Yeomans, together with Suzanne Chapman, the Editorial Director, had already taken a number of editorial decisions in consultation with the hierarchies and national liturgy commissions of the British Isles, with whom they were on excellent terms. Two of these decisions would impact ICEL’s eventual work on the project. One concerned the captions to the readings, originally inserted by Rome because at that time lay readers at Mass did not yet exist: priests read everything. The idea appears to have been that the caption would give a busy priest, rushing in to celebrate Mass on a weekday, some indication of what the reading was about before he opened his mouth! (At that stage, Rome still assumed that priests would not have time to prepare celebrations by reading the scriptures in advance!) In Chapman’s office, these captions were known irreverently as “punch-lines”.
The very sensible decision was this: that the language used in each caption would reproduce the actual wording of the translation of scripture being used; so the JB and RSV typescripts each had a different set of captions corresponding to the wording that was used in that particular reading (or, if the line occurred elsewhere in the bible, then the wording used by that translation of scripture). Sometimes the captions would take words from several different places in the opening (or closing) lines of a reading, and the editors would have to piece words and phrases together in a kind of patchwork.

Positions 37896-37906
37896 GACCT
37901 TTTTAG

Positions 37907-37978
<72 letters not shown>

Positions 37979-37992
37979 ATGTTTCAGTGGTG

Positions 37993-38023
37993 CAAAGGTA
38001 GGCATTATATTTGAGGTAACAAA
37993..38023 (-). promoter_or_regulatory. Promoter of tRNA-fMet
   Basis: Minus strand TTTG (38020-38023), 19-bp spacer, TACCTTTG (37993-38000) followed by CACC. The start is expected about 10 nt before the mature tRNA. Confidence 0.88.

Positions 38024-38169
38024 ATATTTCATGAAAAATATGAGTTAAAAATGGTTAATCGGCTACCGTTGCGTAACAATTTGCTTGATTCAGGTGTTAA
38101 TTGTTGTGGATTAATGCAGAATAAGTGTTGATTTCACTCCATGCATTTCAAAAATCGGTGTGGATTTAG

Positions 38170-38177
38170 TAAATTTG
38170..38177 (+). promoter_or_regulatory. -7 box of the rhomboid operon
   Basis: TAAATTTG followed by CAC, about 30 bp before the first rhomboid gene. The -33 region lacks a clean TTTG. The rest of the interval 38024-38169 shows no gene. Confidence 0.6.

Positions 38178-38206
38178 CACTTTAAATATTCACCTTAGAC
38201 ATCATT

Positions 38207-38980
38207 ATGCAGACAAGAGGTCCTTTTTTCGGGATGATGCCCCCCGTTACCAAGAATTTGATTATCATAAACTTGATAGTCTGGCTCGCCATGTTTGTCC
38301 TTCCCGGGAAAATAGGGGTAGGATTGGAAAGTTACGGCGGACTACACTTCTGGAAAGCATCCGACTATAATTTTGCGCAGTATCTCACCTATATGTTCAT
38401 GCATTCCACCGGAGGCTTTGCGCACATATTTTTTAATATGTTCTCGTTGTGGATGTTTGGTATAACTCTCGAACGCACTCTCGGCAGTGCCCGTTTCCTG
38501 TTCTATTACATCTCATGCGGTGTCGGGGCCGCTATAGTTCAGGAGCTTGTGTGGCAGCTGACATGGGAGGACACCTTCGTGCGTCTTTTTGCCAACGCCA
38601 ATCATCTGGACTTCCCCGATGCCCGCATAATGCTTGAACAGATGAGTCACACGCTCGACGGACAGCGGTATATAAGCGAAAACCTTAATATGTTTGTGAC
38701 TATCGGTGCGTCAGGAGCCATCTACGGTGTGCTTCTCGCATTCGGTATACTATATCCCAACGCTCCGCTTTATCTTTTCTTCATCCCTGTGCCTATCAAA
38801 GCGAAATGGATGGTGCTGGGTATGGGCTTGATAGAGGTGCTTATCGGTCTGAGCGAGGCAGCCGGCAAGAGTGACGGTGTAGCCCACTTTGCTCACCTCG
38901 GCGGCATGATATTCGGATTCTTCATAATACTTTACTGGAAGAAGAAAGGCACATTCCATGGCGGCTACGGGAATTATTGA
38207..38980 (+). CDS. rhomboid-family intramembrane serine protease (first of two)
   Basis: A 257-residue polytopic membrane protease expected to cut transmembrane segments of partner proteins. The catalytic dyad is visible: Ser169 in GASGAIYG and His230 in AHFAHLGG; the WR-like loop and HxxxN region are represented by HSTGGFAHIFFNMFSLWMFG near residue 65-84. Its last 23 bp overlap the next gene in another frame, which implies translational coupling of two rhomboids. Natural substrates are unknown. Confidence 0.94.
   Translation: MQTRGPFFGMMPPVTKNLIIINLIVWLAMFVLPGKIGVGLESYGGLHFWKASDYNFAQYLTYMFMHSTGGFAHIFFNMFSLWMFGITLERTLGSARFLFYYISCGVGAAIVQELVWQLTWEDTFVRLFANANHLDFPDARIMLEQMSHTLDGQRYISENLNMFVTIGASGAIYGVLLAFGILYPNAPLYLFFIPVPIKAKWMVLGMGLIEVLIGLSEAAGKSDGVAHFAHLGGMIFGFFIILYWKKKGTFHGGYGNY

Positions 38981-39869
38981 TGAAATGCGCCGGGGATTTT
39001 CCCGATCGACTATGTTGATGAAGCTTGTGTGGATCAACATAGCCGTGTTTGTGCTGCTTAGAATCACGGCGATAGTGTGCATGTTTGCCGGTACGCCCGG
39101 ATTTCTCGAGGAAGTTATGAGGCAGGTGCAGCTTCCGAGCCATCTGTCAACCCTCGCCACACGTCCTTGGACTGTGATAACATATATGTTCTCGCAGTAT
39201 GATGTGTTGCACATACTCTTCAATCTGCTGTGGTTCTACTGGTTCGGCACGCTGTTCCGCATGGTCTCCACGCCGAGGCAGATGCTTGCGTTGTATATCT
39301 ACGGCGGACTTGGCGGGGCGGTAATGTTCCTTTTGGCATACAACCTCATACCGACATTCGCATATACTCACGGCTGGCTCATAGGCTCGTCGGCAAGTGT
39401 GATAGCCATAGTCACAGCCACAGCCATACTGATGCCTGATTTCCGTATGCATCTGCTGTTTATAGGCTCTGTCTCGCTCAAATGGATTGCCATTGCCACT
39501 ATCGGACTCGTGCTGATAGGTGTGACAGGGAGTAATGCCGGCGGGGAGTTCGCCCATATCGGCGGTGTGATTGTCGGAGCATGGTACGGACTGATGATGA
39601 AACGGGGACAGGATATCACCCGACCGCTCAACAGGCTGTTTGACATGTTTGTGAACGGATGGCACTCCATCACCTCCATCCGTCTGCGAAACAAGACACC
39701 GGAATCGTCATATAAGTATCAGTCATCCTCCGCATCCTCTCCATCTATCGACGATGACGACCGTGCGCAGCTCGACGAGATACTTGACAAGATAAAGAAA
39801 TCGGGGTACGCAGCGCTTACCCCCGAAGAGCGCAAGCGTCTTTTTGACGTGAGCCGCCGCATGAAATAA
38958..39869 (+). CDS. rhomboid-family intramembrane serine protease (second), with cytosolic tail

The other decision was similar, and concerned the chants between the readings: the responses to the Responsorial Psalms and the verses in the Gospel Acclamations would likewise reproduce the actual wording of the scripture translations being used: so, the responses would all use the Grail wording, except on those few occasions where a non-psalmic text was used (for example John 6:68) when the scripture reading translation would be used. The scripture verses in the Gospel Acclamation would also make used of the scripture translation, often prefiguring the same words to be heard a few moments later in the Gospel reading itself.